Spring time brings out buyers looking for lots to build their dream home on. Currently, there are 220 lots in all zoning districts for sale from $30,000 to $6,086,865. However, many buyers are looking for a larger R6 lot of which there are only 60 lots including Anchorage and Eagle River. In 2017 the average R6 lot sold for $183,000.
The R6 zone almost always requires an individual well and septic system. Many buyers, having lived in a home on a lot with public water and sewer and on a publicly dedicated street are unaware of the due diligence necessary before committing to a purchase. Not every lot is going to percolate sufficiently for a septic system. Check the surrounding lots to see if they have holding tanks or the more expensive Avantec system. There is also a significant difference in cost and installation between a four bedroom septic or a three bedroom. Water is still the source of all life. The depth and flow volume of the well will add to the cost of your lot. Check the neighbors well depth at the MOA or the State DNR which is a good, but not guaranteed, indication of what you will have to spend to develop your water source. The minimum standard for a four bedroom house is .42 gallons per minute or 600 gallons per day. However, underground water sources shift and wells do run dry so there is no guarantee you will have a continual water source. Then you have to verify the quality of your well water to make sure it’s ok to drink.
The lot, if it is not accessible by a public road, may be part of a LRSA, a limited road service district. Find out how much it costs to maintain the road and who is in charge of the LRDSA. This is not always a static cost, depending on the winter snow fall and annual maintenance. The topography of the lot is going to determine its initial development cost. Extra excavation and haul off adds cost but do not add value. Haul off costs are calculated by the round trip in miles to and from the dump site so needless to say the location of the lot and dumpsite may significantly impact your cost. Poor, especially wet soils conditions will require often large excavation out and gravel haul in for a stable building pad. Most sellers will allow one or two test holes as part of due diligence as long as there is not unnecessary damage to the topography. You can also look at test holes required to build the access road if it has been recently constructed and approved by the MOA.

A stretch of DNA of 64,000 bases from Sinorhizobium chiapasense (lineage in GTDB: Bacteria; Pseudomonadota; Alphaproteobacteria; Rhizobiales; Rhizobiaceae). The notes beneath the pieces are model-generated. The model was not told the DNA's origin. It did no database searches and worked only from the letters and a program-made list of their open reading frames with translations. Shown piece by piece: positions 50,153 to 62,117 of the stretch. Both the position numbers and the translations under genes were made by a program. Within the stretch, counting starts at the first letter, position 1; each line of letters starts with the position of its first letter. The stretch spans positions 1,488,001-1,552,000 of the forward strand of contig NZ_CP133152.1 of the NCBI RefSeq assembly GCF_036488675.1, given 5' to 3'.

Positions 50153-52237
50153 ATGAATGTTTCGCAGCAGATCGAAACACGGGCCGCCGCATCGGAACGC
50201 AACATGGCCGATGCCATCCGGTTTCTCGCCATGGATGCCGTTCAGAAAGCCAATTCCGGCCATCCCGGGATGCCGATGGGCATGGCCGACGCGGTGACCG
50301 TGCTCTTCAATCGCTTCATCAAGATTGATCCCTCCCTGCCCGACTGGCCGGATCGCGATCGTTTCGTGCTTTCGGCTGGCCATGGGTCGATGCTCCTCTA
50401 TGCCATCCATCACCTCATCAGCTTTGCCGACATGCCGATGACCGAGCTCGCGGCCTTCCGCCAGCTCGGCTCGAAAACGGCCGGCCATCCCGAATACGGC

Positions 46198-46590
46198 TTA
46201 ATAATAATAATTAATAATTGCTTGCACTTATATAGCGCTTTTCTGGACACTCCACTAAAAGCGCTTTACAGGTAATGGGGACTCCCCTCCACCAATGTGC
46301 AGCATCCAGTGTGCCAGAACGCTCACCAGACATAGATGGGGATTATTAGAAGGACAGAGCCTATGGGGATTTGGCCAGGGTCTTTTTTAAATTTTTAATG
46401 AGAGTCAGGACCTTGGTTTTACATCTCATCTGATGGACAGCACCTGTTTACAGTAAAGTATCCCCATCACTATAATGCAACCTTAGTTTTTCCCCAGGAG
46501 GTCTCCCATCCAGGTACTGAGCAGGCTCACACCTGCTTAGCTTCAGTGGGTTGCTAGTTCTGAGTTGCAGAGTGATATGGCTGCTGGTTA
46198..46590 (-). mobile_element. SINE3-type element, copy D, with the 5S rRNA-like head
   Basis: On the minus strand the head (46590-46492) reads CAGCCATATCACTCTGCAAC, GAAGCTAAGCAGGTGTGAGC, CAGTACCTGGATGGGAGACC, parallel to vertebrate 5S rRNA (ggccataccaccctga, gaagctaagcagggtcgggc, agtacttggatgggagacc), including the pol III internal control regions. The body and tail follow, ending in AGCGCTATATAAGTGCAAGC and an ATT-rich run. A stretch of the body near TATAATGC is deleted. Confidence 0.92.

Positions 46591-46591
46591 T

There may be easements or restrictions to the lot that are not visible to the human eye so please order a property profile which is a nominal cost from any title company. Although a full title report is not required to purchase a lot most real estate professionals will not participate in a sale without a title report. Some restrictions or easements that commonly pop up are gas and electric or perhaps even a public access easement. There may also be setback requirements more restrictive than required by the MOA. MOA driveway standards may not exceed 10% which may mean, on steep lots, one or two switchbacks which add to the cost of the driveway. Some lots may have buried fuel tanks, basement foundations or have been used for storage and repair of old vehicles. In that case, a Phase I environmental assessment should be done.
Finally, after you have gathered all of the information, I strongly suggest you hire a builder or an engineer to review your findings and walk the lot with you. This spring, wearing a pair of snow shoes or muck boots is also probably a good idea.